BYU football: Five questions with a Notre Dame insider
JOE RAYMOND, AP
SOUTH BEND, Ind. — BYU travels to take on Notre Dame Saturday in hopes of reversing last year's fortune. Last season, the Cougars came within a few plays of upsetting an Irish team that eventually earned a berth in the BCS National Championship Game.
Notre Dame isn't in the running for a national championship this season, but still poses a challenge with a stout front seven and 7-3 record.
So how is this Notre Dame team similar to what the Cougars faced last season and how is it different? We caught up with Irish Eyes publisher Tim O'Malley to ask him five questions about this year's Notre Dame team.
1. Characterize Notre Dame's season to this point. How is this team different than the one that beat BYU last season and how is the team's state after a tough loss to Pittsburgh?
They're not close defensively to the 2012 unit. Consider last year's group allowed an absurd nine total touchdowns in 12 regular-season games. This team has surrendered five in two different contests already — four in two others. They're a shell of the team that ran to No. 1 last Thanksgiving.
My preseason prediction called for losses to Michigan, either Pittsburgh or BYU, and Stanford. For most of the month leading up to the defeat at Pittsburgh, I figured it was BYU that would take down Notre Dame's dreams of sliding into a BCS Bowl with a 7-0 finish. Now I think the Cougars might have caught the Irish at the wrong time. They'll be focused and fired up to rebound on Senior Day. The senior class has seen it all in their four years and I'd be shocked if they don't play their best game of 2013.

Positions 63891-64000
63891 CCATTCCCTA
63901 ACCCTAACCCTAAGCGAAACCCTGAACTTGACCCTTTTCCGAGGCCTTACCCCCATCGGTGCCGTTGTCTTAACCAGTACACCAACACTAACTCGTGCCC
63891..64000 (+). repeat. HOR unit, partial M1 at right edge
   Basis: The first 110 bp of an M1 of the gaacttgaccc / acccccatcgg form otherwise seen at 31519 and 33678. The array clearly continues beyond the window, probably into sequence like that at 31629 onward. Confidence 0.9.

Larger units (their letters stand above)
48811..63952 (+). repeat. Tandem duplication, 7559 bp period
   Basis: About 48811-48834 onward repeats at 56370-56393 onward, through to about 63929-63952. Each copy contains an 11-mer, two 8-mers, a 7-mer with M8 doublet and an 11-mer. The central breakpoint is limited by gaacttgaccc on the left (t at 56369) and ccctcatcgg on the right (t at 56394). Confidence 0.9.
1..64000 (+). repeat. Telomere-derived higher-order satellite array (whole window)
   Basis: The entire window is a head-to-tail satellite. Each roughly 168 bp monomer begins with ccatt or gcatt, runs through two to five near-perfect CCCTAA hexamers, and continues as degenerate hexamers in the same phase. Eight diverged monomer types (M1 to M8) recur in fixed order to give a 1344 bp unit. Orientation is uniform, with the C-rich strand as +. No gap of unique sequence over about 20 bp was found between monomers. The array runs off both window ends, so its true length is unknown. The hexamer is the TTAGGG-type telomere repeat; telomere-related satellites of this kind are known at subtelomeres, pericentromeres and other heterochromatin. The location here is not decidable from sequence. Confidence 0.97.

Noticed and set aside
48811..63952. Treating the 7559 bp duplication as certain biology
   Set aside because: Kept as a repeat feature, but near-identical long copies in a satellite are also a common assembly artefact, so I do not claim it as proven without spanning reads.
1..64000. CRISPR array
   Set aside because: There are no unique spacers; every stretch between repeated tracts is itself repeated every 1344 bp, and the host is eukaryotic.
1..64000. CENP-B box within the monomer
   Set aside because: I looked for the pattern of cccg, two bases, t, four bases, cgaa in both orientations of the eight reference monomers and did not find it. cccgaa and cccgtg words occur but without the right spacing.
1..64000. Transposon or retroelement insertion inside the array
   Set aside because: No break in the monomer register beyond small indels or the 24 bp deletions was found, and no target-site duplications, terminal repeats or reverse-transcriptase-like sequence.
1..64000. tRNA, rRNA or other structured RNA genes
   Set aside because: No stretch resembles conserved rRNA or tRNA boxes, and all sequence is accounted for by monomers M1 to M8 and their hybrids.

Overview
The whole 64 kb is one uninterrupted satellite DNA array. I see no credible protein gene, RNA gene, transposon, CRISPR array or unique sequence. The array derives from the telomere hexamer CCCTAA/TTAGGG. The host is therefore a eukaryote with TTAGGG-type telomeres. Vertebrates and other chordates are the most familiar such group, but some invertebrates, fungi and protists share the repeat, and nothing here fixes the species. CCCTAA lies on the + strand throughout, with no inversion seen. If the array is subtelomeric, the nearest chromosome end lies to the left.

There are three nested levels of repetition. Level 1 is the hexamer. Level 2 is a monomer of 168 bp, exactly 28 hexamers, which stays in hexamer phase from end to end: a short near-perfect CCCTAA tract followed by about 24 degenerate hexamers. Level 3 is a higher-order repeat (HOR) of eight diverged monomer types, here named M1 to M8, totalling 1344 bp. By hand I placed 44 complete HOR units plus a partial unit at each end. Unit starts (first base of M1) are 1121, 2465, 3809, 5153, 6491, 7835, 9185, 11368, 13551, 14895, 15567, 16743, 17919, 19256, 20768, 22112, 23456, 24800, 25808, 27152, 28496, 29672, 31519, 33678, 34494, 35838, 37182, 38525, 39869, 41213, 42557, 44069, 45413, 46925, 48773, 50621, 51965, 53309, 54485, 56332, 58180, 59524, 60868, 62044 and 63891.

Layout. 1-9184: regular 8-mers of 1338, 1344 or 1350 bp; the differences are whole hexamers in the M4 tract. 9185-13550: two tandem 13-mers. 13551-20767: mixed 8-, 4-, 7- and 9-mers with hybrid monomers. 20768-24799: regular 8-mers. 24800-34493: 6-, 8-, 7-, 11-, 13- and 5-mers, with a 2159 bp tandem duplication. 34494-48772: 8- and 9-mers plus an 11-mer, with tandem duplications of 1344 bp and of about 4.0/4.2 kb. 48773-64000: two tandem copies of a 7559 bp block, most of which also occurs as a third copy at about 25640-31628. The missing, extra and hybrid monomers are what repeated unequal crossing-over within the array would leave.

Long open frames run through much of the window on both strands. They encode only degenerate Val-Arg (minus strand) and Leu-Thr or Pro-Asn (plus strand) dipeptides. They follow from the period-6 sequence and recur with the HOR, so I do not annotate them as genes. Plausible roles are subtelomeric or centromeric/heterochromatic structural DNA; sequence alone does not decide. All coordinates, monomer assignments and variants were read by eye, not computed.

Had BYU played Notre Dame last Saturday, the Cougars might have won by three touchdowns. The Irish were physically unable to compete with at least four of their regular eight defensive linemen out, and mentally it's unlikely they'd have been ready after the Steel City disappointment.
2. Talk about Notre Dame on offense. Briefly go over what system the Irish run and point out the primary play-makers.
Notre Dame's offensive identity this fall is that they never found one. Quarterback Tommy Rees is tough when he has the running game to augment the team's spread attack, but it's inexplicably been used sporadically, instead often relying on Rees to pass the Irish to victory. That tactic has proven ineffective in Brian Kelly's four years at the helm.
Senior receiver TJ Jones is nonetheless the team's MVP this fall. He's vastly improved since the Cougars last visited South Bend and will be a handful Saturday. The junior tight end pair of Troy Niklas — a Mackey Award semifinalist — and former No. 1-ranked high school tight end Ben Koyack has come on of late, especially Koyack who has evolved from downright bad as a blocker to solid, and emerged as a weapon on the passing game.
The rushing attack will feature three 'backs, two of them juniors in George Atkinson, one of the nation's fastest straight-liners, and Cam McDaniel, the most trusted runner by the Irish staff. Freshman Tarean Folston is a fan favorite. He erupted for 140 yards and the winning score vs. Navy at the beginning of the month, then carried just four times one week later at Pittsburgh. (You can imagine how well that went over.)
3. Notre Dame features two of the best defensive linemen in the country in Louis Nix and Stephon Tuitt. Talk about these guys and Notre Dame's defense in general.
The duo is the reason Notre Dame might handle BYU's running game and even Stanford's thereafter. Tuitt began the season overweight and out of shape, never making it back from offseason hernia surgery. He began to hit his stride during the team's upset win over Arizona State in Cowboys Stadium (now AT&T Stadium), then dominated USC in mid-October. He was ejected from the Pittsburgh contest on the first play of the second quarter after being flagged for targeting on a helmet-to-helmet hit vs. Panthers QB Tom Savage (Savage noted post game it was a bad call).